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Critiquing: Dr. Michael A. Friedman, Dr. Mark G. Malkin, Dr. Mario Sznol, Robert B. Lanman, Memorial Sloan-Kettering Cancer Center, Mayo Clinic, Department of Health & Human Services (HHS), Public Health Service, Quality Assurance and Compliance Section, Regulatory Affairs Branch (RAB), Cancer Therapy Evaluation Program (CTEP), Division of Cancer Treatment (DCT), National Cancer Center (NCI) at the National Institutes of Health (NIH), Stanislaw Burzynski: On the arrogance of ignorance about cancer and targeted therapies
 – 1994 (3/23/1994) – Dr. Mario Sznol to Burzynski [2 pgs.]
Department of Health and Human Services, Public Health Services, National Institutes of Health, National Cancer Institutes
Dear Dr. Burzynski,
As you know, the NCI-sponsored trials of antineoplastons have been initiated and some patients have been enrolled
However, a great many more have sought access to the trial but have not been allowed to participate because of their inability to meet all the eligibility criteria
Because of this, there is strong interest on our part and that of the investigators to broaden the eligibility criteria
While we recognize the need for and value of clear eligibility criteria, we believe that the protocol now excludes some patients who would otherwise be good candidates for the trial
Specifically, we would propose the following changes in the eligibility criteria:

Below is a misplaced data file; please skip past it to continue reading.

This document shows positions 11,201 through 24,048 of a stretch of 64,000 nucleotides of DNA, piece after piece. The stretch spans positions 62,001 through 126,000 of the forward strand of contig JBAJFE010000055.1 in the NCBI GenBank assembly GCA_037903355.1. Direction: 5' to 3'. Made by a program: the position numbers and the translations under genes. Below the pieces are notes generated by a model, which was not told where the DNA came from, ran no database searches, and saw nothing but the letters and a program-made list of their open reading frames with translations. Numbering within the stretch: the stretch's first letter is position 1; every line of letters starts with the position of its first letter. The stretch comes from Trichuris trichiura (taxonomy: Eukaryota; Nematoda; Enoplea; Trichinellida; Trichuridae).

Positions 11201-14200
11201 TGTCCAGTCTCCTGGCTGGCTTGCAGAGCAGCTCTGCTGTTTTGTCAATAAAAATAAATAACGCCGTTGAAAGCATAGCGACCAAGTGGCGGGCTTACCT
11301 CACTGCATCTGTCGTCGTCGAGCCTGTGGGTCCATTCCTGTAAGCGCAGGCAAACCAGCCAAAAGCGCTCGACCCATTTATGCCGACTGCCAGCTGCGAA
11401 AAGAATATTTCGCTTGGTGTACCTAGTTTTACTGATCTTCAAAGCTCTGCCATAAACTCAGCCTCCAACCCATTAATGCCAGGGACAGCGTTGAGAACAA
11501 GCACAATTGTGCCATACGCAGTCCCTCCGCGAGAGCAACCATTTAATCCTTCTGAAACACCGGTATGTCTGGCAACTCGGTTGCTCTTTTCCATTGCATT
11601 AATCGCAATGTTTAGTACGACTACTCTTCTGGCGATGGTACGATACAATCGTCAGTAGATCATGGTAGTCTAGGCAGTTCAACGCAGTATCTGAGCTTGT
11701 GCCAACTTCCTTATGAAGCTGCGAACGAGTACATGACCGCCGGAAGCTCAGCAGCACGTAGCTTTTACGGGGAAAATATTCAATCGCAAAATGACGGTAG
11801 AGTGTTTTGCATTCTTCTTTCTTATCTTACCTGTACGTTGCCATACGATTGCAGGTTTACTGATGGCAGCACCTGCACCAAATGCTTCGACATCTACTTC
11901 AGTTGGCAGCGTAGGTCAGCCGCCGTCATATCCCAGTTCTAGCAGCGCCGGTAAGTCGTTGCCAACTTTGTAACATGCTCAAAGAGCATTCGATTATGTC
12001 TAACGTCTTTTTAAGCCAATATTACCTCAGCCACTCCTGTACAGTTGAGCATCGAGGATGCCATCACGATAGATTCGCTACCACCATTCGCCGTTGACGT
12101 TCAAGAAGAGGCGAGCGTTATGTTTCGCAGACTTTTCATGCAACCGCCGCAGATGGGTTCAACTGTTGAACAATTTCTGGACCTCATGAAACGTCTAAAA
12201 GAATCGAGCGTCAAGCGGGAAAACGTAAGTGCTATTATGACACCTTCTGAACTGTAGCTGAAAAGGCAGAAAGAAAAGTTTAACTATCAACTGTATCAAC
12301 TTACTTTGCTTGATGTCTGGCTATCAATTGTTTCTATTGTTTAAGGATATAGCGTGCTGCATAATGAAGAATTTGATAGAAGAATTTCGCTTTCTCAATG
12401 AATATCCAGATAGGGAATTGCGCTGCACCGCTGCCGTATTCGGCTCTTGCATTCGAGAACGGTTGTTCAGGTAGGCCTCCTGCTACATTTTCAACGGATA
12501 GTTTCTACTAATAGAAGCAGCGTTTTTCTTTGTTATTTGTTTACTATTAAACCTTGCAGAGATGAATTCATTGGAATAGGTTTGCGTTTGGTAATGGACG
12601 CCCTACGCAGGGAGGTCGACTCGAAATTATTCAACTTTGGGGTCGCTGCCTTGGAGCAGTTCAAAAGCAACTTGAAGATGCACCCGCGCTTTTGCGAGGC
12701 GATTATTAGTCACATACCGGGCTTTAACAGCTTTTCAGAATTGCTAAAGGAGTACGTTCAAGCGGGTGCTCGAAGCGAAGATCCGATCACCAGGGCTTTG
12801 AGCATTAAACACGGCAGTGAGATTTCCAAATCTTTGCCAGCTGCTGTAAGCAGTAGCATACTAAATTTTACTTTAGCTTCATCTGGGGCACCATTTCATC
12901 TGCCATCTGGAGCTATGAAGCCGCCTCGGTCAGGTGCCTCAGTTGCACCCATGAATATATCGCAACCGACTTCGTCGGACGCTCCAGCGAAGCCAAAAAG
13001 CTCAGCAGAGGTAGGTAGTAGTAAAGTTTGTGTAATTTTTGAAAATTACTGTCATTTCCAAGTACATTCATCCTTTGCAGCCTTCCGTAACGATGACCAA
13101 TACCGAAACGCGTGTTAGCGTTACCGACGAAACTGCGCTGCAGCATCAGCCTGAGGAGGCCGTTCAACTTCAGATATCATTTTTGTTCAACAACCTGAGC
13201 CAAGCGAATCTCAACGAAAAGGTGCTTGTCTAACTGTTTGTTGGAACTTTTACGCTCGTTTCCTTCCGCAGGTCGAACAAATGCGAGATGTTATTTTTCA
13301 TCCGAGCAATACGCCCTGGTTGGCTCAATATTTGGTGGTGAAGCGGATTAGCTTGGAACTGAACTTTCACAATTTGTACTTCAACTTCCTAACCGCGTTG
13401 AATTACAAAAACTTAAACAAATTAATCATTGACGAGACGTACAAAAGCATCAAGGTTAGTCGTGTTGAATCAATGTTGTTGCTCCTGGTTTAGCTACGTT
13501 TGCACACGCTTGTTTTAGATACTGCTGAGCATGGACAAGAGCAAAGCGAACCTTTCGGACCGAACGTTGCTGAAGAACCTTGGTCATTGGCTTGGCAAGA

1. Change the allowable Karnofsky performance status from 70 to 60, as originally written in the protocol
2. Change the exclusion for size of tumor from greater than 5 cm to greater than 8 cm
3. Drop the exclusion for multifocal tumors or leptomeningeal spread
By keeping the performance status score at 60 as a requirement for entry, we believe that the protocol will still be safe for patients, and the drug will get a fair test for antitumor efficacy
We have noted that your protocols for adults (copies of which you have provided to CTEP) have similar eligibility criteria to those proposed above (ie, KPS of 60 required and no exclusion for size of tumor, multifocal tumor, or leptomeningeal spread)
We have also noted that some patients eligible for treatment on NCI-sponsored protocols appear to have been told by your staff that they could receive the antineoplastons at your institute
They have asked us the obvious question, that is, if you have enough evidence of efficacy to offer the antineoplastons as treatment to those patients, why is it that they would not be good candidates for a protocol attempting to determine and confirm the antitumor activity of the agent?
We would appreciate any help you might give us in responding to these inquiries
Mario Sznol, M.D., Head, Biologics Evaluation Section, Investigational Drug Branch,Cancer Therapy Evaluation Program, Division of Cancer Treatment,
National Cancer Institute
David Parkinson, M.D.
Mike Friedman, M.D.
Dale Shoemaker, Ph.D.
Jay Greenblatt, Ph.D.
Dean Mouscher, BRI
Samuel Broder, M.D.
Bruce Chabner, M.D.
1994 (3/23/1994) – Dr. Mario Sznol to Burzynski  (2 pgs.)